Professor Alan Dershowitz relates how at the recent Siyum Sefer Torah, his spiritual soul rose above his rational self.
By: Alan Dershowitz
I am a pragmatic rationalist. I calculate the costs and benefits of most of my actions, especially when I am representing a client. For the 50 years I was a professor at Harvard Law School, my goal was never to teach the students what to think, but to teach them how to think. I employed the Socratic method in my classes, demanding rational responses from my students. I have never thought of myself as a spiritual person, because for me spiritual was the antithesis of rational.
But recently a Torah – a parchment scroll containing the five books of Moses – was dedicated to me for my pro bono work in defending indigent and other prisoners. The ceremony was held at Chabad headquarters in Brooklyn, with hundreds of people dancing in the streets to honor a new Torah. I accepted the honor because I wanted to help the group – Aleph – that I worked with on many of these cases to raise needed funds to continue its work. I fully expected to enjoy the dedication, because members of my family, old friends and colleagues would be there. I did not expect to feel a spiritual connection with the Torah that was being dedicated.
A TORAH is completely handwritten by a trained scribe – a profession going back to the beginnings of Jewish history. Every letter must be perfect. It takes months to write the hundreds of thousands of letters that compose the Torah. If one letter is wrong or smudged, the entire Torah is invalid.
When a Torah is near completion, the tradition is for the scribe to allow the person to whom it is dedicated to fill in the last few letters (what pressure!). The last word in the Torah is “Yisrael” – the Hebrew for Israel. As the scribe and I filled in these final letters, with the scribe guiding my hand, I felt a deep connection to my heritage. Part of it was rational – after all, I did grow up in Brooklyn as a Modern Orthodox Jew, and this event took place just a few blocks from the high school I had attended. Nostalgia is a natural, indeed rational feeling. But there was something else. Something deeper. Something unexpected.
My hyper-rationalism requires me to be skeptical about everything, including the divine origins of sacred texts, but for a few moments my rationality was suspended in favor of spirituality.
I looked at the familiar words of the Torah, words I had chanted many times during my adolescence, both in preparation for my bar mitzvah and for the dozen of years thereafter that I remained strictly observant, regularly reading from the Torah. Even in recent years I have been called to read from the Torah during my periodic visits to my local synagogue. While getting an aliyah – a blessing over the reading of the Torah – I once again viewed the beautiful calligraphy of the Torah’s words. I admired the beauty and the craftsmanship that had obviously gone into creating these letters. But I didn’t feel the deep connection to them that I felt during the dedication of my Torah.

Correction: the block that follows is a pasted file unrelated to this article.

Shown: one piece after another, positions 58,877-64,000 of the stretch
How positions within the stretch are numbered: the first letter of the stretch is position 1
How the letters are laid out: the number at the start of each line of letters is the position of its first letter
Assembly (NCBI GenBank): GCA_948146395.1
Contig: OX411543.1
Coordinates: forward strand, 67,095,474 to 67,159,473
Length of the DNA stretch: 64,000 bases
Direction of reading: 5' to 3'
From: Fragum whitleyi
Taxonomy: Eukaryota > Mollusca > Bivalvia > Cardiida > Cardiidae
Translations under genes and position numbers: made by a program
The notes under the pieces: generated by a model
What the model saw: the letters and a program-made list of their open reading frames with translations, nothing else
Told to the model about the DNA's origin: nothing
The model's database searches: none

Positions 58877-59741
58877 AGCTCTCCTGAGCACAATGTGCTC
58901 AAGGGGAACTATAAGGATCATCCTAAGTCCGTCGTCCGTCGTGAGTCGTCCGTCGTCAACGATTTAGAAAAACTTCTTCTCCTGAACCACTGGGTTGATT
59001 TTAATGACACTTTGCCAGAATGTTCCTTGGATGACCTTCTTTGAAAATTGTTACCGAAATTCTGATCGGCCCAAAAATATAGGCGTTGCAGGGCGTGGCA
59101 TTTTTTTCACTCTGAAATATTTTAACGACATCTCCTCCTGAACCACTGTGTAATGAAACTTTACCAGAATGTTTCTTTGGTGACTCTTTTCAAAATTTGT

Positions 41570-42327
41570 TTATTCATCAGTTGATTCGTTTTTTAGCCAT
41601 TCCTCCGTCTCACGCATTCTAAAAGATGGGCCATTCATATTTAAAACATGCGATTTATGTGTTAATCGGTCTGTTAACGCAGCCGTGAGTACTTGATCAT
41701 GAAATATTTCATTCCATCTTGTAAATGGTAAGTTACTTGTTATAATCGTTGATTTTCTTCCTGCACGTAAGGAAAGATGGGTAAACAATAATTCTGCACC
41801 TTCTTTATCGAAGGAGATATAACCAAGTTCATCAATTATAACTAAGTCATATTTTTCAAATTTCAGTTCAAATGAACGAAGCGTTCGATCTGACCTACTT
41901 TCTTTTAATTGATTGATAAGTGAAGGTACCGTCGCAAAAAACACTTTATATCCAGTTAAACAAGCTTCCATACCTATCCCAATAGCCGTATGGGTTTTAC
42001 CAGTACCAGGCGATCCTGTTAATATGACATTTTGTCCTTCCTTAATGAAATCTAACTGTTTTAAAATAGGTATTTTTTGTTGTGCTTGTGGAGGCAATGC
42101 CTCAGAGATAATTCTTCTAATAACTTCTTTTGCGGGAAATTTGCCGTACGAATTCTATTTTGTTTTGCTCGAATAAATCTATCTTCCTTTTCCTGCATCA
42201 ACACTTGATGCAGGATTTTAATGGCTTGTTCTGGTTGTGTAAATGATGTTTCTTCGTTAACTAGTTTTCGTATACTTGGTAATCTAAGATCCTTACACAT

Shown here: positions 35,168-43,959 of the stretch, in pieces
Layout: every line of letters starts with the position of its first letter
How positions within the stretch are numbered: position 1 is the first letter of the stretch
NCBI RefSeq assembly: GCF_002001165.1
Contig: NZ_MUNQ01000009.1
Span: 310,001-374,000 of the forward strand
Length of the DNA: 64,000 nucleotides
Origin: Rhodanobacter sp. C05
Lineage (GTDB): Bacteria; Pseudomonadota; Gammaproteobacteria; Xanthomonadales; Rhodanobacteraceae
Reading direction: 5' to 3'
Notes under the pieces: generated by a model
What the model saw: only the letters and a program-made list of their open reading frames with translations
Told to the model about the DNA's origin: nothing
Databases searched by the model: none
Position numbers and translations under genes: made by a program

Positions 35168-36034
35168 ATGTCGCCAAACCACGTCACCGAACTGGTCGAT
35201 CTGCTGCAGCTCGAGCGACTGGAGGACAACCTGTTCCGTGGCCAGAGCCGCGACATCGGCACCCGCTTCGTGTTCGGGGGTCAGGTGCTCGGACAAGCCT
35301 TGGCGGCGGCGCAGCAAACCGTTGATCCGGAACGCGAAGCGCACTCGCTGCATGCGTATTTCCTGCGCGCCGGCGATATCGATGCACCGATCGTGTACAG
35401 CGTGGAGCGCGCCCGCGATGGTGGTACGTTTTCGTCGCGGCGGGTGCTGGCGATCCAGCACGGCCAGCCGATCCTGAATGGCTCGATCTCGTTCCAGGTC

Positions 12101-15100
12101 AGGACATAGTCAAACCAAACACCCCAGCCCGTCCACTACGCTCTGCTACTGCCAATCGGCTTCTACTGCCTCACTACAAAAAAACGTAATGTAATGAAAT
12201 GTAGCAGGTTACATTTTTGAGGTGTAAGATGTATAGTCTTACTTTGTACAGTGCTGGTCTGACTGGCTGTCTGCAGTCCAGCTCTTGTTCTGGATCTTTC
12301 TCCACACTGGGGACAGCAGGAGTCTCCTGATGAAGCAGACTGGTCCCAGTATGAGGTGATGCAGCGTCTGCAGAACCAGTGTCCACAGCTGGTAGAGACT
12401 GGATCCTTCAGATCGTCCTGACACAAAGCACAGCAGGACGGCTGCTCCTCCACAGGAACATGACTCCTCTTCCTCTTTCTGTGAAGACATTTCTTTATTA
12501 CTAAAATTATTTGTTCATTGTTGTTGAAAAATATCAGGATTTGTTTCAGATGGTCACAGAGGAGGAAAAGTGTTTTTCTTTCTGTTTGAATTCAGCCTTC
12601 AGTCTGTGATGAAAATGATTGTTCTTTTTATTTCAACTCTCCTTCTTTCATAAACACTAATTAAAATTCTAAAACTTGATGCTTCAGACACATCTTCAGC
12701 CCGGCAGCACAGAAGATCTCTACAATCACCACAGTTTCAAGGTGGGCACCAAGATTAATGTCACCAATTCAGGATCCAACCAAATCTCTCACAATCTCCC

I held the quill in my hand. The scribe dipped it in special organic ink. Then together we filled in the last letters, each of which I dedicated to the memory of departed family members or the refuah shleima (full recovery) of sick friends. I felt a sense of overwhelming connection, not only to my past, which goes back only 80 years, but to the thousands of years since the first Torahs were written by the first scribes. One does not have to be particularly religious or naturally spiritual to feel this connection.
Participating in the writing of an ancient Torah – on parchment, which will endure physically beyond my life, the lives of my children and grandchildren, even the lives of my great grandchildren – gave me a strong connection to the arc of Jewish history. I imagined all the Dershowitz’s and Ringels (my mother’s family) who had read from Torah scrolls over the centuries. I had a harder time imagining future generations of Dershowitz’s being as connected to the Torah as past generations had been. Rationally, I understand that things change. Spiritually, I felt sadness about change. At that moment, spirituality trumped rationality.
When I looked around me and saw hundreds of young children in baby carriages and strollers walking with their parents, joining in the festivities and kissing the Torah as it passed by, I realized then – both rationally and spiritually – that the tradition would endure, though my descendants might not be part of it, at least not in the same way that these hassidic children would be part of it.
Soon the dedication was over and I traveled from Brooklyn to Manhattan. The trip took me from a visit to a world of spirituality, in which I was temporarily immersed, back into my world of rationality, where I will spend the remainder of my life. But I will never forget that spiritual moment.